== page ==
“I appreciate your kindness, thanks.” Alim replied, taking the drink the barmaid brought him. She eyed him, clearly recognizing him from before. He eyed her back until she walked away. “Yeah, I would not want to be rude to Rhona, I just ate dinner with her...as for how I am? Pretty good. It’s been...different, but still close to what I’m used to. Danger and accusations. This time I’m simply glad the latter is not pointed at me.” Alim scratched his nose and leaned back on his chair, letting the heat from the lamps relax him. “Then again, I could definitely do without the slaughter of women and children.” he said, his tone was light but there was a gravity to the very words he spoke. “I always could.” He ended the thought right before he took his next sip.

“It is no problem, your group welcomed me and fed me when the Rangers returned after our first, and sole, successful mission, buying a couple of drinks is nothing.” Jaraleet replied, nodding when Alim mentioned Rhona. “Ah, the other newcomer. It’s good to hear that she is well, or that’s what I’m inferring based on what you’ve said.” The Argonian spoke, taking a sip of his drink. The Haj-Eix let out a dark chuckle when Alim mentioned that it had been different, taking another sip of his drink before speaking again. “It doesn’t gets much stranger than the return of the Dwemer and the Dominion making a blatant powergrab mid-invasion, doesn’t it?” He spoke, tone light.

Jaraleet nodded at Alim’s comment about being able to do with the slaughter of women and children. “It’s a dark line of work the one we thread, its best to….close oneself to such feelings I’ve found, lest they drag you down and drown you.” He spoke somberly, looking at his drink before taking another sip of his drink. “Hmmmm, I assume that you watched Vasora’s rather….uncalled display of honesty, no?” The Argonian asked, deciding to steer the conversation away from darker topics at least for the time being. “It was a rather unpleasant thing, wasn’t it?” The assassin continued on, picking his words carefully. After all, he didn’t know how Alim felt about the accusations that Vasora laid on Rhea’s feet and for all that he knew the redguard shared the same concerns as the Khajiit woman.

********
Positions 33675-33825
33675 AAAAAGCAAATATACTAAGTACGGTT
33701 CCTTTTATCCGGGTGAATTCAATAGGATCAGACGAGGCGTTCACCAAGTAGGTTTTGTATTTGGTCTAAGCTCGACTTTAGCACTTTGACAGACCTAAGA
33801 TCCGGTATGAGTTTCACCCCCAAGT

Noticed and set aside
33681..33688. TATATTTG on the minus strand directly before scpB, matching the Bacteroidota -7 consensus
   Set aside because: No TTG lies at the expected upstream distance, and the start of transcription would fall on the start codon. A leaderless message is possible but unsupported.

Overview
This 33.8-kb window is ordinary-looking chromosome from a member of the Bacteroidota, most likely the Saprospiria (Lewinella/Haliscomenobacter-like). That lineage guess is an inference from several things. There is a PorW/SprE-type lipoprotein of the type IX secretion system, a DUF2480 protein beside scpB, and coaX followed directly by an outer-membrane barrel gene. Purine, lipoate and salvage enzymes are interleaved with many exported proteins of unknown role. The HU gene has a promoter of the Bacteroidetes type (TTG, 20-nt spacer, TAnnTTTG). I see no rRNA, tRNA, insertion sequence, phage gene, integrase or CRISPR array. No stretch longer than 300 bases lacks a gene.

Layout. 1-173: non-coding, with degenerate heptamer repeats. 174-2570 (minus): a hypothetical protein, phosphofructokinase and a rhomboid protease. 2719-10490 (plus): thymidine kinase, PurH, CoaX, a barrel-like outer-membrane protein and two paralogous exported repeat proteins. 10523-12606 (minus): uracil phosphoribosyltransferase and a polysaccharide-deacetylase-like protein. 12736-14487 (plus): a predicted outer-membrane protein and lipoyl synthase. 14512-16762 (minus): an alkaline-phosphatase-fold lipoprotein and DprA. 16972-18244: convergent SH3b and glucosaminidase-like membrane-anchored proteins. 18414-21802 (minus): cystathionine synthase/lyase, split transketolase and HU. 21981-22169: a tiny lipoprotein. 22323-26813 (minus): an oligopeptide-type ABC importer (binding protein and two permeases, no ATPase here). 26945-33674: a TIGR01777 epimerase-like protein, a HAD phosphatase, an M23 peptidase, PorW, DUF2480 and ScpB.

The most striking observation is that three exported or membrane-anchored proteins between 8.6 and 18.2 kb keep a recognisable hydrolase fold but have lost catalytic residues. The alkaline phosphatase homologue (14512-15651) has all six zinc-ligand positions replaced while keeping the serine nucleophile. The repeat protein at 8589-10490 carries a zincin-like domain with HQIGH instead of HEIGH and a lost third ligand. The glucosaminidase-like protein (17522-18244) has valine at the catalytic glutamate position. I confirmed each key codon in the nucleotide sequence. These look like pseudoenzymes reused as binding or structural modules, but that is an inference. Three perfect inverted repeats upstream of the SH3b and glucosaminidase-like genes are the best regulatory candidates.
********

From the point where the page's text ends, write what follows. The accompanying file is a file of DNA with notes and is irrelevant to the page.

Alim lifted his mug up to get a refill or the Imperial Ale. “I did,” he revealed. “I’m certain Daro’Vasora has her reasons, though I don’t think her accusations against Rhea were truthful. She’s been nothing but a fine leader from what I’ve seen. Then again, I’ve only done a few things with her like supply gathering.” The mug was refilled, and he took a good sip of the brew. “I also share her concerns on Severus being announced a governor, and the Thalmor presence is problematic. I think our Khajiit friend misread the situation. Either way, until I find incriminating evidence against one or the other, Rhea is my leader and Vasora is my teammate. Of course, I always stay away from most people when it comes to teamwork. It leaves me ample room to maneuver and flee just in case.”